Distinguishing Deserving and Less Deserving Legalization Candidates, Part 2

By Stanley Renshon on December 13, 2013

The question of how to implement a small grand bargain that couples legalization for some groups of illegal aliens with the introduction of serious and effective enforcement mechanisms starts with the question of which comes first.

Putting enforcement measures into place first makes sense in order to avoid past mistakes. Yet it also has the effect of helping to increase the level of support for Americans who would like immigration reform, but do not have confidence that their government has the will or ability to keep the problem of illegal migration from becoming an issue again, soon.

Still, the enforcement-first approach presents a knotty problem. What do we do with our present enforcement machinery? What happens to illegal aliens who have committed crimes? What happens to those here illegally who might be candidates for legalization of some kind?

Implementing enforcement measures before any temporary or formal grant of legalization requires us to answer the question: What do we do before enforcement measures are implemented and before any even provisional grant of legalization is made?

The answer will be different for each of three distinct groups:

  1. Criminal illegal aliens;

  2. Non-criminal illegal aliens, a group that would further be subdivided into those who came here illegally as adults and those who were illegally brought here by their parents as children; and

  3. Those who are here legally on work or student visas who wish to change their immigration status to that of legal permanent resident.

The first and last groups are easily dealt with under any agreement that starts with putting enforcement measures into place before any formal legalization implementation process takes place.

As to the first group, criminals should be treated as criminals. Those convicted of a range of serious crimes should be subject to expedited removal and barred from applying for legal entry.

Any immigration reform bill passed by Congress should make clear that it is not only "felony convictions" or several serious "misdemeanor convictions" that should be considered, but every charge brought against such persons, whether plea-bargained down or away. Included would be anyone who has a standing order of deportation on record against them, who has failed to appear at an immigration hearing, or who has been caught before trying to illegally enter the country.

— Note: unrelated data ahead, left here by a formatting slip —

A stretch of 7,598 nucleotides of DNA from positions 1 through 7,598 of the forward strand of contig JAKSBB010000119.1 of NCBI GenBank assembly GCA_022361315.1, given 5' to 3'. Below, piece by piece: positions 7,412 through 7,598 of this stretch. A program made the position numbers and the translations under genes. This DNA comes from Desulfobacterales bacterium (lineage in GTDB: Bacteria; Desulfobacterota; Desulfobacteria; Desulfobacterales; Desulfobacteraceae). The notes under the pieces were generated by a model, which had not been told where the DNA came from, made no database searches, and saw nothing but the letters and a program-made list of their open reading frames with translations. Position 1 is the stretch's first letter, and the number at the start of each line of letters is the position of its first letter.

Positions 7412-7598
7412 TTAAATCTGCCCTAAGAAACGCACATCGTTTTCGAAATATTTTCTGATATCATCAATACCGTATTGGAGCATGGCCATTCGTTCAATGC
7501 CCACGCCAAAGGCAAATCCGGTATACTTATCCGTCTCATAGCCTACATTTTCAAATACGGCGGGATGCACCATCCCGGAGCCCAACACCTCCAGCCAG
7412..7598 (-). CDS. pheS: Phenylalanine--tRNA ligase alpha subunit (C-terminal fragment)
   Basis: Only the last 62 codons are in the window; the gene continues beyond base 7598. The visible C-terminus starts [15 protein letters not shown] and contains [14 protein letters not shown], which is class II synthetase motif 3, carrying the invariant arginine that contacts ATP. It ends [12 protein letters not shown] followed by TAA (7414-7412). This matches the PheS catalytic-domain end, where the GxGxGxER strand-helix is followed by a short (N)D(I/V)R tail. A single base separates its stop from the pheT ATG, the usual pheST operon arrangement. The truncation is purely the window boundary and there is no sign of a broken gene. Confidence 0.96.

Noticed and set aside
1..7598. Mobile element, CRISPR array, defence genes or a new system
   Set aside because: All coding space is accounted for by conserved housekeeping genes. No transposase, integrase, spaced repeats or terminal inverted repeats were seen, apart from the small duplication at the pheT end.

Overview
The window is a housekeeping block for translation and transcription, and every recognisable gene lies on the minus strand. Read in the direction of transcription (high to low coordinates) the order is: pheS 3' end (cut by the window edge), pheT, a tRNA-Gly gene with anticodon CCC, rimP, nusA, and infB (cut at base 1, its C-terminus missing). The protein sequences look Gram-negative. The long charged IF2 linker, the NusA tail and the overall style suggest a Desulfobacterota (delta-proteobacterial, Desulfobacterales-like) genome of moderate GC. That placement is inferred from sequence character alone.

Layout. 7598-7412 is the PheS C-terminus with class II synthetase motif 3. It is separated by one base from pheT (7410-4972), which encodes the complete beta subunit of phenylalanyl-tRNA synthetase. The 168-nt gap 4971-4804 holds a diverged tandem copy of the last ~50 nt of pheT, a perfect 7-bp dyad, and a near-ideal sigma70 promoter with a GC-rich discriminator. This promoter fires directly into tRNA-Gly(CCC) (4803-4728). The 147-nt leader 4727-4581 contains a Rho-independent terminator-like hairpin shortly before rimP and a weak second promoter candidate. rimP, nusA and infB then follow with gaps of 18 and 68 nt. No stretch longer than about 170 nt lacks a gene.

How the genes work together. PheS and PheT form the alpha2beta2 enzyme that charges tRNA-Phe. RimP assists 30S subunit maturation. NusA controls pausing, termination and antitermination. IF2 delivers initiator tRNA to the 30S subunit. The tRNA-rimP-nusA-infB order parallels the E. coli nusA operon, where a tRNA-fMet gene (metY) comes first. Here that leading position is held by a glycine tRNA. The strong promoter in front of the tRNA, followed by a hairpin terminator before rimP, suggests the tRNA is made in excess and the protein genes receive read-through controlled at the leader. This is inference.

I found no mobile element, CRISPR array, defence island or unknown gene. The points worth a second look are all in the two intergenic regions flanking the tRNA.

The reason for casting this kind of criminal net is simple. Federal, state, and local definitions of "serious" crime vary, and what's more they vary by state. You can get some sense of what is at stake in a previous blog of mine concerning the New York State "Dream Act":

Nonviolent felonies in Classes B though D were originally included in the state Dream Act as disqualifying, but they no longer are.

So those covered by the act now will be deemed in compliance with the good character requirement even if they are convicted of any of the following: aggravated vehicular homicide, grand larceny in the first degree, and welfare fraud in the first degree (all Class B felonies). The list also includes forgery in the first degree and health care fraud in the second degree (both Class C felonies) and vehicular manslaughter in the second degree, criminal trespass in the first degree, and burglary in the third degree (all Class D Felonies). Class E felonies include stalking in the second degree, criminally negligent homicide, rape in the third degree, unlawful imprisonment in the first degree, and identity theft in the second degree.

Misdemeanor crimes include menacing in the third degree, stalking in the fourth degree, sexual abuse in the third degree, and criminal trespass in the third degree.

Even violations, the least severe class, include crimes that should give us pause, including disorderly conduct, harassment in the second degree, and failing to respond to an appearance ticket.

The obvious point here is that illegal aliens who have committed criminal offenses, in addition to entering the country illegally, have no right to our understanding and even less to our sympathy.

Barring criminal illegal aliens from consideration for legalization should be relatively easy and uncontroversial. Certainly the American public would support it.

Lowering the legalization bar for criminality, as the New York State "Dream Act" proposals did, and as the Senate bill does, is a signal to Americans and to future illegal aliens that some lawmakers are still not serious about enforcement of the public's preferences.

Illegal aliens who commit serious crimes do not merit consideration for any potential legalization. Period.

Next: Distinguishing Deserving and Less Deserving Legalization Candidates, Part 3